It wasn’t all that long ago when daytime television was considered a top priority for new program development and marketing by networks and local stations alike. When Oprah Winfrey took the world by storm when her local Chicago talk show went national in 1986, far eclipsing the success of similar rollouts of the past like DONAHUE and even the MIKE DOUGLAS variety show, talk show production exploded. Winfrey’s mix of controversial and emotional topics, along with some celebrities huckstering books and/or movies allowed multiple shows to be taped at once, and its immense success produced regular contributors that found their own success. Phil McGraw was perhaps the most successful of all of them.
I first discovered the show not long after its high-profile launch on CBS-owned stations, the first significant by-product of Oprah’s syndication partners King World being integrated into the larger Viacom family, with Paramount selling the show to compete with Oprah in many markets. With a significantly older and somewhat less minority-driven audience, McGraw’s show found success of its own at an opportune time, when promotion was still a priority and his “country psychologist” shtick seen as credible in a far less snarky and splintered world. I watched several episodes by default while I recovered from surgery in a hospital annoyingly devoid of English-language cable channels, and in its time slot little else appealed to me. I have to admit, I was hooked for a while.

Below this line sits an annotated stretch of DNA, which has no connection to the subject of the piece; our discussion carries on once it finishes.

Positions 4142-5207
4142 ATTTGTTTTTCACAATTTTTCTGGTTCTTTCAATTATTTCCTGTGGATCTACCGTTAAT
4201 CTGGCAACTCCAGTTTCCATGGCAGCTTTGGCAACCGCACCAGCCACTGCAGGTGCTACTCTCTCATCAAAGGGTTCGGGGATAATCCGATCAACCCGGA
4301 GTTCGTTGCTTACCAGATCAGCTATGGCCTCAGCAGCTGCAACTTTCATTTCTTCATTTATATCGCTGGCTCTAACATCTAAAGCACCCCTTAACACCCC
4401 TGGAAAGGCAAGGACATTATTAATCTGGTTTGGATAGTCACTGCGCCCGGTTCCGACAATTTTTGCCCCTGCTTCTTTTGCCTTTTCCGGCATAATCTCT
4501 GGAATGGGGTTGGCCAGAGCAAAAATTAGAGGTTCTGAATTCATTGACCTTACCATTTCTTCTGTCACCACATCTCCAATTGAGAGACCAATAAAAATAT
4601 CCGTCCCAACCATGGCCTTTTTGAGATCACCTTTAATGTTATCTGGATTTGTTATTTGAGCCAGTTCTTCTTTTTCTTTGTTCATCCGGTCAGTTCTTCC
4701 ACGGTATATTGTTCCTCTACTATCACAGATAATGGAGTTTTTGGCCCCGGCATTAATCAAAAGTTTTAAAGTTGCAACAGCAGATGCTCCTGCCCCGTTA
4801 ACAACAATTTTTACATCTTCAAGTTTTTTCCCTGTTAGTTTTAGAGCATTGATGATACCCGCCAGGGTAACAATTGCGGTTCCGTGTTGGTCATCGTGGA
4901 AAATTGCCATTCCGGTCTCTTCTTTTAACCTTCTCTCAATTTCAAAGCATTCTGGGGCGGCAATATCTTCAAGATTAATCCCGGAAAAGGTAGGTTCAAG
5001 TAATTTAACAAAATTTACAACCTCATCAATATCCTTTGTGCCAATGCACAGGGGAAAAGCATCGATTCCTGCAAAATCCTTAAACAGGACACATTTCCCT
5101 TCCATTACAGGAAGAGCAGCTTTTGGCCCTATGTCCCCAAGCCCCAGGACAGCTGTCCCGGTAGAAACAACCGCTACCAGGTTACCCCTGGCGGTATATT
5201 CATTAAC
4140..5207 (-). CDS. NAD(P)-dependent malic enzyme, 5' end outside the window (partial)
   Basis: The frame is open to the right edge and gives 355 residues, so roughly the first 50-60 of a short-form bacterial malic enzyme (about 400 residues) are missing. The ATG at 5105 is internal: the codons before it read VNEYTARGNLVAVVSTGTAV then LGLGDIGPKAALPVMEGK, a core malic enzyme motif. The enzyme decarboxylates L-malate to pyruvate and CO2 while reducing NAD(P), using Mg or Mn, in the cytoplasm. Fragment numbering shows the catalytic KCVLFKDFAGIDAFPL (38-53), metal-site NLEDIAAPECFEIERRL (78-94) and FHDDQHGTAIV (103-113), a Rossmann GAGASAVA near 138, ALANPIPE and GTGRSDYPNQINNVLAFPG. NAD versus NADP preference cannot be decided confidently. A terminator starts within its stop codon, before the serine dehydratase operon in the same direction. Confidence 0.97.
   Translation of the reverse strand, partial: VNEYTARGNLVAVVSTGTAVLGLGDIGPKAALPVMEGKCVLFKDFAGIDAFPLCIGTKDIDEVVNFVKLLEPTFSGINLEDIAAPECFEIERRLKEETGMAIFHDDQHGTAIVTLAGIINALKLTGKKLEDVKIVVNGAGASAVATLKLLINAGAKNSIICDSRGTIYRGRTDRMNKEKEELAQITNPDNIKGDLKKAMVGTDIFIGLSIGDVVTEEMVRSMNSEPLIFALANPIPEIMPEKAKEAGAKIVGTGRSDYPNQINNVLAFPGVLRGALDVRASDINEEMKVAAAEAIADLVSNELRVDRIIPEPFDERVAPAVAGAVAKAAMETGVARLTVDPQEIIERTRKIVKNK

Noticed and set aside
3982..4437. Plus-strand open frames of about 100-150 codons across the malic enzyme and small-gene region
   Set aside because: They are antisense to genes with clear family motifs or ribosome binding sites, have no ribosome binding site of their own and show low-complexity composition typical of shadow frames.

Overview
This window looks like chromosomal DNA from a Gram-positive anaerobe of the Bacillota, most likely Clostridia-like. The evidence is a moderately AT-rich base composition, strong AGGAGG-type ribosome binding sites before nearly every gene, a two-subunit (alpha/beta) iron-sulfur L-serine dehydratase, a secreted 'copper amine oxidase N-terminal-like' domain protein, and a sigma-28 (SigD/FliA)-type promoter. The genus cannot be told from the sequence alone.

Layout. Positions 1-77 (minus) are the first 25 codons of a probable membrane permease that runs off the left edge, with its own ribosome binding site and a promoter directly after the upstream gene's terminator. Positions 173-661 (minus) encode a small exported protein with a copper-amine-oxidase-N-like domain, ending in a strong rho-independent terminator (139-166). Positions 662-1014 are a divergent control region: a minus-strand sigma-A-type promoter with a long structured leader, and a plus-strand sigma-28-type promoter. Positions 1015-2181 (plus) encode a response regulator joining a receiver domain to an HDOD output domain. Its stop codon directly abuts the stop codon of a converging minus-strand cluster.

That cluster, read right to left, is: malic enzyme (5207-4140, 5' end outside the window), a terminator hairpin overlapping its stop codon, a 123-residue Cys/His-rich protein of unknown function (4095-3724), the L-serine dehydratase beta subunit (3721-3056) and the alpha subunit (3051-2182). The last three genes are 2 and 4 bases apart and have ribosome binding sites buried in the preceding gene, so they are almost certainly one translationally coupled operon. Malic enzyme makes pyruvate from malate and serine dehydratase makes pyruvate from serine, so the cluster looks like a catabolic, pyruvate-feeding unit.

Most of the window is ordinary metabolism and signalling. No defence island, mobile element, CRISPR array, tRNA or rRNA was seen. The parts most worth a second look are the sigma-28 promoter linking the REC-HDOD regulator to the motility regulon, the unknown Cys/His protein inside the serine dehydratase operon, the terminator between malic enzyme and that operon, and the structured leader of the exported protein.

But in more recent years, as the show’s national ratings (like almost all daytime syndicated shows) have eroded and his audience grown even older and whiter, and with his core station group base far more committed to the evolution and multiplatforming of its local news as its primary focus, Phil’s act has grown a little stale. Not to mention that we learned a bit more about his tactics than its producers might have preferred we not know: As Rolling Stone’s Nancy Dillon reported in October, 2021: